Sgt. Josh Andrew is on the cusp of big changes at home and in his career. The Washington state soldier is preparing for a second baby even as the injured veteran looks to leave the Army by the end of this summer.
First, though, Andrew has a simple goal that he hopes will propel him through the transitions he’s about to make:
He wants to come home with gold next month from the Warrior Games, the Defense Department’s annual athletic competition for wounded and injured service members in Colorado Springs, Colo.
Just training to participate in the shot put and discus competitions “makes me feel like I don’t have anything wrong with me,” Andrew said. “It makes me feel strong again.”
The 26-year-old soldier from Castle Rock is assigned to Joint Base Lewis-McChord’s Warrior Transition Battalion, where he’s receiving treatment for repeated knee injuries as well as for the effects of concussions he suffered in Iraq and Afghanistan.
The unit contains soldiers coping with long-term illnesses, injuries or war wounds. Some return to active-duty military service; others receive medical retirements and leave the Army.
Most years, a handful of soldiers from the unit head to Colorado for the Warrior Games. This time, Andrew is the only representative from Lewis-McChord’s warrior transition unit.
He’s the Army’s favorite to win the shot put contest; he puts the 13-pound ball 61-66 feet, with a high of 68 feet.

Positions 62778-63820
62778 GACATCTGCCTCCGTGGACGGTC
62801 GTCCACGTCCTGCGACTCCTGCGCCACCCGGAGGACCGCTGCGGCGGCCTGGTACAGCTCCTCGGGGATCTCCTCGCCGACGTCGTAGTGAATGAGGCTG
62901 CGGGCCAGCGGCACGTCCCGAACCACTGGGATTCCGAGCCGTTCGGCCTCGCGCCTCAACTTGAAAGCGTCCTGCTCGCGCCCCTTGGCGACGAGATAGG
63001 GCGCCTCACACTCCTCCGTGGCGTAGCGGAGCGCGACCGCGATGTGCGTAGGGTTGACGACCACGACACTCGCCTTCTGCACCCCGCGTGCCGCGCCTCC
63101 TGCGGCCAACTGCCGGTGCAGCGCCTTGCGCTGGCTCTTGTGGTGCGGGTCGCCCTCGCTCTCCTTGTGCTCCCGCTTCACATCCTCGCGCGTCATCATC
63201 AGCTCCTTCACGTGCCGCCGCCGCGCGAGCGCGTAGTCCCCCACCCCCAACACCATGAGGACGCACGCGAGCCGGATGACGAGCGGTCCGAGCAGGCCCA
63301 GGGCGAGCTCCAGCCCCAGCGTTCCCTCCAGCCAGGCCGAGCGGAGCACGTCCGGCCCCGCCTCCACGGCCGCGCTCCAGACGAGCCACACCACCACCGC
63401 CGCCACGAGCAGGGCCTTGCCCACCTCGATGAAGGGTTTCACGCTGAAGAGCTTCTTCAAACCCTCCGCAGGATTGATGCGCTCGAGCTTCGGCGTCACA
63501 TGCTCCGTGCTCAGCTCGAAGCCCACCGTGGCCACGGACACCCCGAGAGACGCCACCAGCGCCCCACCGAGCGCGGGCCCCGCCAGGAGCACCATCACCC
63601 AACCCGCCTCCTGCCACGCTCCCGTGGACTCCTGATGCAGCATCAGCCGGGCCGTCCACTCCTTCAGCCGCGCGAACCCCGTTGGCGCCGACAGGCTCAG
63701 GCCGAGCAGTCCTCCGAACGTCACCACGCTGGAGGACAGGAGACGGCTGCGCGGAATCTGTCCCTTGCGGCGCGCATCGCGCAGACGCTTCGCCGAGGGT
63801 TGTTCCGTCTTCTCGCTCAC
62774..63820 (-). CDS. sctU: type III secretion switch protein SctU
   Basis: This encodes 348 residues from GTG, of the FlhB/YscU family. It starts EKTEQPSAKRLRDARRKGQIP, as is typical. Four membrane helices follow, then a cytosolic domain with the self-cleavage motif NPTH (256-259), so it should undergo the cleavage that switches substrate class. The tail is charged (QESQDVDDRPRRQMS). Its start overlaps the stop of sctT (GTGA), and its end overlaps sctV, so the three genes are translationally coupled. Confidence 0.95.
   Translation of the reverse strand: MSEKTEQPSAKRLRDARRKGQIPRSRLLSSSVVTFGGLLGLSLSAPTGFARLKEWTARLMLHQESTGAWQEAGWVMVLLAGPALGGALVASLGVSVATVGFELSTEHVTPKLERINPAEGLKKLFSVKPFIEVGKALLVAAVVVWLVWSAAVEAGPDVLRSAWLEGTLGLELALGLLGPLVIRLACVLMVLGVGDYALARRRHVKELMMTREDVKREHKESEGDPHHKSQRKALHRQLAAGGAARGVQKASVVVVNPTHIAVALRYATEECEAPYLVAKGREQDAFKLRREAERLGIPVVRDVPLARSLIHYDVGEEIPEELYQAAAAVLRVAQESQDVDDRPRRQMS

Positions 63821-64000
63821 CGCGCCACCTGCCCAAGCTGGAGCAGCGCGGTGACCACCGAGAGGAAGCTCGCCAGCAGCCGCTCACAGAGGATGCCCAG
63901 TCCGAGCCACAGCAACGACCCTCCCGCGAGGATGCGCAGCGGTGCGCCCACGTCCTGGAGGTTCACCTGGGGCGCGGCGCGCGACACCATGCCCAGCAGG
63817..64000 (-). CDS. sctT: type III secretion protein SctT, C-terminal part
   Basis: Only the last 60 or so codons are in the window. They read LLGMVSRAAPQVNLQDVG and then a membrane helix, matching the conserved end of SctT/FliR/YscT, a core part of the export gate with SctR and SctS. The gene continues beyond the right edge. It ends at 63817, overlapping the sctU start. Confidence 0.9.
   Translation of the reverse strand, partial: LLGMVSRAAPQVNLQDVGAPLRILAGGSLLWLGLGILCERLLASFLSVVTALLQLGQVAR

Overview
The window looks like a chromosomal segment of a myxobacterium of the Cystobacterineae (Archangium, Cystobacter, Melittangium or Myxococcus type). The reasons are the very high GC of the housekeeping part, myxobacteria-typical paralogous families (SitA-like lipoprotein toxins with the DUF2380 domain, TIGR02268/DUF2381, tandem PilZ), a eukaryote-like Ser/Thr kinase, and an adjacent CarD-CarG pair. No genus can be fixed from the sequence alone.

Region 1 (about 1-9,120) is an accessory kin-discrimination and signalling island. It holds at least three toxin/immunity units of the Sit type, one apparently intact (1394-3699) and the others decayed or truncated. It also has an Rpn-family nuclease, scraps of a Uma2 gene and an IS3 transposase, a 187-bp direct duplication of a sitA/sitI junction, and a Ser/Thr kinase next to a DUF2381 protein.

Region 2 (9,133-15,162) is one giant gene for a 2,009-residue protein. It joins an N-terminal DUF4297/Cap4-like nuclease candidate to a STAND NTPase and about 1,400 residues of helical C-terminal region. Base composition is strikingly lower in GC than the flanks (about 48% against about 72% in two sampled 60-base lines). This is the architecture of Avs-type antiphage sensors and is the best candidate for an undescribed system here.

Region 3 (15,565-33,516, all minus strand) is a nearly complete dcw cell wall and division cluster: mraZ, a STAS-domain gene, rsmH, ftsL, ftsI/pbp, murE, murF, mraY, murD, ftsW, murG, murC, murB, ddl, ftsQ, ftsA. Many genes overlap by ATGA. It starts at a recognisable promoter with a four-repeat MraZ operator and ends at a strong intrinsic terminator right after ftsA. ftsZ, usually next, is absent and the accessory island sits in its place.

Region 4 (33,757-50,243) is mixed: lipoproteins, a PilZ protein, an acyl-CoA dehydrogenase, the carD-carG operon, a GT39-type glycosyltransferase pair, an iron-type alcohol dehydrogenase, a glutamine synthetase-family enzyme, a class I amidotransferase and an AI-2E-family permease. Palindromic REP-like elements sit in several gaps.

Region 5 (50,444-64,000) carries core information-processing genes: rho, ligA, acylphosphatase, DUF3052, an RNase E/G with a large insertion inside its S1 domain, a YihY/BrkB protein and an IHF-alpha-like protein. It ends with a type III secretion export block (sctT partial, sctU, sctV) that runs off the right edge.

But he’s mindful that he hasn’t seen his rivals from other military service branches.
“I try to stay humble,” he said.
Andrew found himself in the Warrior Transition Battalion in August after an abbreviated tour in Afghanistan with the Germany-based 172nd Infantry Brigade.
Hauling his rucksack and gear up and down peaks east of Kabul ripped up his knees to such an extent that his unit sent him home for surgeries. He repeatedly dislocated his knee during that tour.
A few close calls with enemy mortars and rocket propelled grenades in Afghanistan and during his 2008-09 tour in Iraq didn’t help, either. They shook him up and left him with memory problems.
Today, he does memory exercises to help him rebuild that lost capacity.
Those ailments compelled Andrew and his family to think about life after the Army earlier than they might have otherwise. He’d like to pursue a career in law enforcement when he leaves the military later this year.
His wife, Megan, recently moved home to Southwest Washington with her family to get ready for the baby. They also have a 5-year-old son, Jaxson. Andrew is living in the Warrior Transition Battalion’s barracks at JBLM until his discharge.
He sought out the battalion’s adaptive sports offerings soon after he got there, lobbying to participate in the Warrior Games.
They include sports such as swimming and cycling. They’ve been championed by warrior transition commanders who encouraged soldiers to stay in shape during a challenging period of their lives.
Andrew found his niche in track and field. It was one of his sports from high school, along with football and basketball.
He said the training helped him increase his range of motion and recover. Still, his back and knees scream from time to time.
“You push it, and then you listen to your body,” he said.
The greatest benefit of training for the games, however, comes in the renewed sense of purpose it gives Andrew while navigating an unclear path between the military and civilian worlds.
“Something like this, it makes you feel like you belong,” he said during a workout Monday at Lewis-McChord.Adam Ashton: 253-597-8646 adam.ashton@ thenewstribune.com blog.thenewstribune.com/military